### Statistical analyses

The first analysis calculated Bartlett's test statistic to determine whether the variances of two experimental groups, from a microarray data set [see Additional file 4], were equal. The null hypothesis of this analysis was that there was no significant difference between the variances of the two groups, and the significance level to reject the null hypothesis was set to 0.05. Data set was composed of 12 samples: 5 and 7 samples were obtained from non-failing hearts and DCM patients respectively. Out of 8068 genes, 526 genes were found to be statistically significant (P < 0.05, before correction for multiple-testing), one gene was under the significance level after correcting with Bonferroni, and one gene was under the significance level after correcting with B&H. However, after performing the permutation test, 327 genes were found significantly differentially expressed (P < 0.05). That is, the two group samples being compared exhibit equal variances, which is commonly expected in typical microarray data analyses.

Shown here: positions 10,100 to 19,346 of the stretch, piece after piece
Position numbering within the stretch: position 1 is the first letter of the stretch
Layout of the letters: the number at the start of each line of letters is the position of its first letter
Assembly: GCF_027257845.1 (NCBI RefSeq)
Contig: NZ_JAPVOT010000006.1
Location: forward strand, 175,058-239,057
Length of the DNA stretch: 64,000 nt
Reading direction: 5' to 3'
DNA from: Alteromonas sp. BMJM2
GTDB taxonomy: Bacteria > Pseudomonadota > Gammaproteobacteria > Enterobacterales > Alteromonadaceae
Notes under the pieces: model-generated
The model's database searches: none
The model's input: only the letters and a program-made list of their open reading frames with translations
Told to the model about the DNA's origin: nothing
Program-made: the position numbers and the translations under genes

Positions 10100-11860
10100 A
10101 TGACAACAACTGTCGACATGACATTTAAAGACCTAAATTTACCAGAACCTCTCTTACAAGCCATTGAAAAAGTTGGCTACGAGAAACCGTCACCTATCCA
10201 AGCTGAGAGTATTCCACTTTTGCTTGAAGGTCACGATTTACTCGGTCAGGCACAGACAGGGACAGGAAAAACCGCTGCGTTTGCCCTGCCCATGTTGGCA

The second analysis implemented the *t*-test (type: two sample equal variances; number of distribution tails: two-tailed): equal variances and two tailed) to estimate the potential statistical significant difference between the means of two (normally distributed) experimental groups, from the same microarray data set analysed above [see Additional file 5]. The null hypothesis of this analysis was that there was no difference between the means of the two groups, and the significance level to reject the null hypothesis was set to 0.05. In this case, the raw P-values of 1413 genes were under the significance level (P < 0.05), 39 genes were under the significance level after correcting with B&H, and only two genes were under the significance level after correcting with Bonferroni. In this case, results were consistent with our expectations: B&H identified more genes than Bonferroni did, which shows that the former tends to be less stringent. After performing the permutation test, 1398 genes were found significantly differentially expressed (P < 0.05). In addition, we noted that the raw P-values of some of the genes filtered out by Bonferroni were well below the significance level, i.e. they were potentially significant under a less conservative correction approach. For example, raw P-values of ACVR1 and CFHR1 were 0.0004 and 0.004, respectively, and their P-values after Bonferroni correction were above 0.9. However, based on the permutation-based test, these two genes fall below the significance threshold (corrected P values: 0.0001 and 0.001 for ACVR1 and CFHR1, respectively). This, as expected, shows the statistical power of permutation-based procedures for multiple testing.